12 the Preserved Right to Buy. The Preserved Right to Buy applies to people who were tenants living in their council home when the council transferred it to the housing association. In other words if your lease is now with a housing association, you must have already bought the property from the Local Authority before it was later transferred to the housing association. The transfer must have occurred within the last 10 years for you to be eligible for the mandatory loan. You must pay the first part of the bill yourself or by an alternative loan method. This amount varies annually in line with inflation. For illustrative purposes, for 2016/17 the amount you have to pay before you can apply for a loan is 2,863. The minimum eligible amount to qualify for a loan is 954. This amount can also vary with inflation. You will not qualify for a loan if the amount requested is less than 954 after the first 2,863 has been deducted from the bill. There is also a maximum amount that you can apply for. This also varies annually, but for 2016/17 this amount is 38,171. You will have to repay the loan by equal instalments of principal and interest over three years for loans under 1,500; five years for loans which are for 1,500 or more but less than 5,000; and ten years where the loan is for 5,000 or more. You can choose to pay over a shorter period if you wish. It is the landlord`s responsibility to inform qualifying leaseholders about this scheme when they send options for payment information to leaseholders. If your lease is with a housing association you would apply to the Welsh Government s Housing Quality Standards Team in the first instance. They will confirm eligibility and issue an application form. The contact details are: or Housing Quality Standards team, Welsh Government, Rhydycar Business Park, Rhydycar, Merthyr Tydfil, CF48 1UZ. If your lease is still with a local authority, you apply to them for the loan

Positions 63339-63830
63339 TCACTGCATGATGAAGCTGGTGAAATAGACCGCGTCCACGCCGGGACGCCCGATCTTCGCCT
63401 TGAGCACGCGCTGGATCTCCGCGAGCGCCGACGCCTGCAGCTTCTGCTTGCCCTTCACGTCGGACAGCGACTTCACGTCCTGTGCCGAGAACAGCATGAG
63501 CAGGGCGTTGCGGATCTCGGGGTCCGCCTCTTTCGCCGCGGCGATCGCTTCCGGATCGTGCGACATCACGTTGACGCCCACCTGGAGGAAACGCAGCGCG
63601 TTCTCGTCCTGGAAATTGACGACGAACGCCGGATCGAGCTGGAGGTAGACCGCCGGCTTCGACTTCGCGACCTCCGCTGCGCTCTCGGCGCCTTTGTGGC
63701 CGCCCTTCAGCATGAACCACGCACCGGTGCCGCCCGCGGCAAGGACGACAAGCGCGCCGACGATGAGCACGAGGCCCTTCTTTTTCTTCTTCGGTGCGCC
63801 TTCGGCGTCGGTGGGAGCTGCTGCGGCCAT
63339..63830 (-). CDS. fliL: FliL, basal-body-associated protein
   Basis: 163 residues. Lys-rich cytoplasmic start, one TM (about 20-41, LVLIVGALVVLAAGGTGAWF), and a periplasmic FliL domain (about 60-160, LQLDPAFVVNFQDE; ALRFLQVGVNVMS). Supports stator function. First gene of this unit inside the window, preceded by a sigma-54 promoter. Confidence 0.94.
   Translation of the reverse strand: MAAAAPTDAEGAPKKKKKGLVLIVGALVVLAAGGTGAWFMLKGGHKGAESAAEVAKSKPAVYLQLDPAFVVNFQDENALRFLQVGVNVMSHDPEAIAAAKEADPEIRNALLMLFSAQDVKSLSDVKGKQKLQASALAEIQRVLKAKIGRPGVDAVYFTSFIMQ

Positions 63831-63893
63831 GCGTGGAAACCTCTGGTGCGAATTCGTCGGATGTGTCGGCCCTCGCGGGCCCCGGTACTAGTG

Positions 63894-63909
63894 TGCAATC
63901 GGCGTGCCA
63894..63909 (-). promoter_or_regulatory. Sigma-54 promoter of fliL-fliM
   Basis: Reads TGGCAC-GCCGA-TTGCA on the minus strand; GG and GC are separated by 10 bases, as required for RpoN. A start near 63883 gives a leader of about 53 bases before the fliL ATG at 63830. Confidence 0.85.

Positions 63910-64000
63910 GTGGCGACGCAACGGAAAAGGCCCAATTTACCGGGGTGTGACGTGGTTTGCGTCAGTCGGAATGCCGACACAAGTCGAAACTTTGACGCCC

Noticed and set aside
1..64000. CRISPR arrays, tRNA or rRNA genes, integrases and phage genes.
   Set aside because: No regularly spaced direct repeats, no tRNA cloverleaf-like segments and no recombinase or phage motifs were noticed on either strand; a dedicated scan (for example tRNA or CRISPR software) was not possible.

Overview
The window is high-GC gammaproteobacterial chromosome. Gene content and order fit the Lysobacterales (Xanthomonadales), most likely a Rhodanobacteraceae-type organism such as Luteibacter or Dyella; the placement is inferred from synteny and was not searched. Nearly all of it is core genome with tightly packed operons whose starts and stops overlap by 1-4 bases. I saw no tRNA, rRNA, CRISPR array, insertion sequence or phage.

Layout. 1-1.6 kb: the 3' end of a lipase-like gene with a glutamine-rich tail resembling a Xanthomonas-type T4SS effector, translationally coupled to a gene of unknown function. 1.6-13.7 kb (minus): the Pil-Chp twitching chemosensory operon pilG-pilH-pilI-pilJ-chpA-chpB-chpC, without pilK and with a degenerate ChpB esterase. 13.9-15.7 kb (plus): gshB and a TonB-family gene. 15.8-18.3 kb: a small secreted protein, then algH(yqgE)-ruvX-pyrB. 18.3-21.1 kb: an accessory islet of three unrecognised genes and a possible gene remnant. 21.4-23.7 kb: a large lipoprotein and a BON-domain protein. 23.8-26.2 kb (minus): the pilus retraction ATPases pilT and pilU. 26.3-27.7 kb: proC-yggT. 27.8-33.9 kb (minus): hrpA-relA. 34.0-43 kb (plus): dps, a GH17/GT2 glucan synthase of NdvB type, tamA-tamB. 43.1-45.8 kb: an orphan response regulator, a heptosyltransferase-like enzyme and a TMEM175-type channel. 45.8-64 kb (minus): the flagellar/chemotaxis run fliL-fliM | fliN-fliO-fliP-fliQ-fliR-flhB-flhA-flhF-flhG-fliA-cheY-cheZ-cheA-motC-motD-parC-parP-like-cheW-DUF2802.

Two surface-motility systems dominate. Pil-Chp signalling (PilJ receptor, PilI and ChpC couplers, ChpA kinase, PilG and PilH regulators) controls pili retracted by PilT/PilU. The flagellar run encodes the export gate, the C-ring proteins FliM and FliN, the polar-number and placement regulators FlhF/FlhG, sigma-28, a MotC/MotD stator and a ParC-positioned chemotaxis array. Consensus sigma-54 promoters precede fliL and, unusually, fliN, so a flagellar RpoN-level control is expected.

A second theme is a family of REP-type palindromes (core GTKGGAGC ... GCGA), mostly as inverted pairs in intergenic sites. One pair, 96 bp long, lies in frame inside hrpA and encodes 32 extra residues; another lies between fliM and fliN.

13 Sinking/reserve funds Where the lease allows, landlords may set up a reserve/sinking fund to which leaseholders contribute in the annual service charge. This helps spread the cost of the works over a longer period of time. Timing of invoices Major works charges are sometimes payable in advance and sometimes in arrears. The timing of the major works invoice is determined by the lease. Major works charges can be based on an estimate of the likely cost of the works. The actual costs will not be known until the work is complete. Landlords should keep leaseholders informed of the progress of on-going works and let them know if it is likely that the final bills will exceed the estimate. Section 20B of the Landlord and Tenant Act 1985 states that a landlord cannot recover service charge costs incurred more than 18 months before they formally ask you to pay for them. The exception to this is if the landlord notifies you of the anticipated costs within 18 months of incurring them and that they will be formally demanded in due course. Because of the financial impact of major works charges on leaseholders, landlords should give as much notice to leaseholders as possible